Big SNOW American Dream is committed to the health and safety of our guests and our team. Please be aware that exposure to COVID-19 is an inherent risk in any public location where people are present. We have taken numerous steps to reduce this inherent risk and ask that you familiarize yourself with our COVID-19 health and safety precautions and requirements prior to your visit. You should evaluate your own level of risk when determining whether to visit. By coming to the park, you acknowledge and agree that you assume these inherent risks associated with your attendance as we have explained them to you. Thank you.

Beginner’s Guide

Your Handbook to Getting Started on the Slopes. The Professional Ski Instructors of America and the American Association of Snowboard Instructors have put the following video series together to help you navigate your first day on snow. Please enjoy these helpful tips to get you started.

Skiing Must Knows

Getting Started: Today’s skis are constructed to make learning and turning far easier than ever before. Knowing a few basic facts about your equipment will help set you up for success on your first day on the hill.

Getting the Boot: Comfort is the Key

  • The most important thing is that the boots are comfortable and fit your feet. Ski boots come in traditional American sizes and "mondo point," which is the length of the boot in centimeters.
  • When trying on boots, wear one pair of medium-weight or light-weight socks.
  • The fit should be snug and your heel should remain in place when flexing the knee and ankle forward into the boot.
  • Your toes should barely touch the inside of the boot and should slide back slightly when you bend your knee forward.
  • Make sure there aren’t any pressure points or spots that pinch your feet or calves.
  • Remember boots will stiffen in the cold.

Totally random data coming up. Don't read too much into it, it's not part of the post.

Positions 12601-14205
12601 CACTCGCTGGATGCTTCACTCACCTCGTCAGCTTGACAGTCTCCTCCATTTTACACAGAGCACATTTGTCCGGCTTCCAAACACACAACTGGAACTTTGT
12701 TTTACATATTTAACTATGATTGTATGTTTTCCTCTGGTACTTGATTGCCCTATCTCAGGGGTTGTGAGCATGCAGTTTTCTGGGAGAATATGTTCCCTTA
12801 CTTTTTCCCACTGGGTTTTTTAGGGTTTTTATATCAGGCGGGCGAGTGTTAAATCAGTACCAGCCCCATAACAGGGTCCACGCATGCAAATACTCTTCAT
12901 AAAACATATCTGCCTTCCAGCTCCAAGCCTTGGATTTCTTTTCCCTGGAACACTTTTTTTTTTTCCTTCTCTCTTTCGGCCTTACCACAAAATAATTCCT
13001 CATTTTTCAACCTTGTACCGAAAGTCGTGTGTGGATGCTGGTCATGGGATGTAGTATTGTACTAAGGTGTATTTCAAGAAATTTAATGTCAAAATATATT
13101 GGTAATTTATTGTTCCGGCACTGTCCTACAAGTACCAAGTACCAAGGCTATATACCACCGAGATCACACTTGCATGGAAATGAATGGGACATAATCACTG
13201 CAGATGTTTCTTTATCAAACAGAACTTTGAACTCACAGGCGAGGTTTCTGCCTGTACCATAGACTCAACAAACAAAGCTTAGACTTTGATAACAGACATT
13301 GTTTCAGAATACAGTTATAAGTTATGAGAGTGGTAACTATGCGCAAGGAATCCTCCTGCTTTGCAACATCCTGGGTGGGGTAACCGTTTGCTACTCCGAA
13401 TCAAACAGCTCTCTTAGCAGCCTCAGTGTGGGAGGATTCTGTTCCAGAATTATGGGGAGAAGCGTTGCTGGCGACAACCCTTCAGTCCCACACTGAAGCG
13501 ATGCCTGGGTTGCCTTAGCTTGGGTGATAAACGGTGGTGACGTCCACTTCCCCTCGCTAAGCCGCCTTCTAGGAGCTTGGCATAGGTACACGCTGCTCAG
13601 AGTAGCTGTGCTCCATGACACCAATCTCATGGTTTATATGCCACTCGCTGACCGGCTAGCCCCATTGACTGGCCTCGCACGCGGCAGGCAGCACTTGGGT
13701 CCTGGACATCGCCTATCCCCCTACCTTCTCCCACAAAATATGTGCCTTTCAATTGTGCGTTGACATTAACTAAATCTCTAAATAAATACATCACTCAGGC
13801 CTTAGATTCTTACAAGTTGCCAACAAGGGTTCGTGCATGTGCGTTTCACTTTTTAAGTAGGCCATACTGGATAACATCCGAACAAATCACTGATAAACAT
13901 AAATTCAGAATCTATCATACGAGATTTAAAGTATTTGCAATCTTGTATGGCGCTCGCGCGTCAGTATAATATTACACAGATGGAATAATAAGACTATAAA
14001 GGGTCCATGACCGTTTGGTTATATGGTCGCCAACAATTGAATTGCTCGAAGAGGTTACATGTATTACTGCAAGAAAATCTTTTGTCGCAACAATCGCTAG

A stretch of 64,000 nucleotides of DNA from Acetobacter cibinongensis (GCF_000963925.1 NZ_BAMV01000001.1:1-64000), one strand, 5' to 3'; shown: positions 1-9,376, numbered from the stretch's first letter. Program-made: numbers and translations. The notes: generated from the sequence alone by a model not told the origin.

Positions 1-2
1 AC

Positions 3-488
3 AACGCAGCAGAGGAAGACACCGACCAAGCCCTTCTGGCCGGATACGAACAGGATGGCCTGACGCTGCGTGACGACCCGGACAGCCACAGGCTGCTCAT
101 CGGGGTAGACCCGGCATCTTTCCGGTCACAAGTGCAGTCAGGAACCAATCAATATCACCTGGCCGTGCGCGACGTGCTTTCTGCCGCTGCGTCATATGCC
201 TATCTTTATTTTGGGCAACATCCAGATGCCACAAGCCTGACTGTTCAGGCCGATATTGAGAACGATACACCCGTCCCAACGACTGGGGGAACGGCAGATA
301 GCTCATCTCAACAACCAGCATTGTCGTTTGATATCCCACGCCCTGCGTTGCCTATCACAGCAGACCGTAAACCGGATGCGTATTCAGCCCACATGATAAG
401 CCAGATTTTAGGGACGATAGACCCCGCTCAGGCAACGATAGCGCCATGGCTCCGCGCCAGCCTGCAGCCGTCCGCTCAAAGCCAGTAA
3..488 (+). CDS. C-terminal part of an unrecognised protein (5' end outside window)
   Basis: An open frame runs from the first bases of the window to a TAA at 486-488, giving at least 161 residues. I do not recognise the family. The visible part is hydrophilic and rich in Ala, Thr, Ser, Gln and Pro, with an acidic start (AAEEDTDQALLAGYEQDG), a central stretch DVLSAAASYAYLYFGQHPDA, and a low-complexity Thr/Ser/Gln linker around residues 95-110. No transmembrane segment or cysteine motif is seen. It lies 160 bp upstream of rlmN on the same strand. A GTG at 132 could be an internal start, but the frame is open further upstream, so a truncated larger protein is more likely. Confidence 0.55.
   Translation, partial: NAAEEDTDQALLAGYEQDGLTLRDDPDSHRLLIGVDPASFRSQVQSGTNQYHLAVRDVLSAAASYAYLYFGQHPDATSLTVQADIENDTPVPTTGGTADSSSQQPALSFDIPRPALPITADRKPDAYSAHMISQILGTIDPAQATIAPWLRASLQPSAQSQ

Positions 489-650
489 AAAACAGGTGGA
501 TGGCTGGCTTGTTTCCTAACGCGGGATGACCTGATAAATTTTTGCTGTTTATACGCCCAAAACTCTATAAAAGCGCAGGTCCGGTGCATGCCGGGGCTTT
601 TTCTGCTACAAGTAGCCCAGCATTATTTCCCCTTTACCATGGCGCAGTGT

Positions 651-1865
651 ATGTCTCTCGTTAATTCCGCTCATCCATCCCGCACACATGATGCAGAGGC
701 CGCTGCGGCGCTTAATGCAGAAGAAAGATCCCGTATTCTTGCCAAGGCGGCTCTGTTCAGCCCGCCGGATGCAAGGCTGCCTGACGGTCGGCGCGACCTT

• Bindings hold your boots to the skis and are designed to release when you need them to during a fall.
  • Poles are used to help you with your balance and rhythm while skiing. Poles can be made from fiberglass, aluminum or carbon fiber

A Few Key Pointers

  • When renting skis, discuss your skiing experience with the technician and don’t exaggerate your ability or experience.
  • Skis should be about chin high for beginners. Specifically, the tip should land between the chin and nose. Edges should be sharp and bases should be freshly waxed.
  • It’s important to note your exact weight, height, age and skier type (beginners are type I). These factors determine your DIN (Deutsch Industrial Norm) setting on the bindings. DIN numbers correspond to the torque needed to release a ski boot out of the binding.
  • After sliding into the boot, your foot should feel snug (not painful) everywhere. With ski boots, your toes should touch the front until you drive your knees forward. Your toes should then pull back, leaving a little wiggle room for comfort.
  • Don’t tuck pant legs into boots. The boots are designed to hug your shin and calf, so you don’t want any extra fabric to interfere.

How to Ski: A Beginner’s Guide — Part 1

How to Ski: A Beginner’s Guide — Part 2

How to Ski: A Beginner’s Guide — Part 3

Snowboarding Must Knows

Getting Started: Today’s snowboards are constructed to make learning and turning far easier than ever before.  Knowing a few basic facts about your equipment will help set you up for success on your first day on the hill.

A Few Key Pointers

  • As far as length goes, your board should fall somewhere between your chin and your nose (when stood up on its tail) and be wide enough so that your feet don’t hang over the edge more than half an inch.
  • Beginners will generally want a more forgiving (softer) board to learn on.
  • When renting a board, discuss your riding experience with the technician and don’t exaggerate your ability or experience.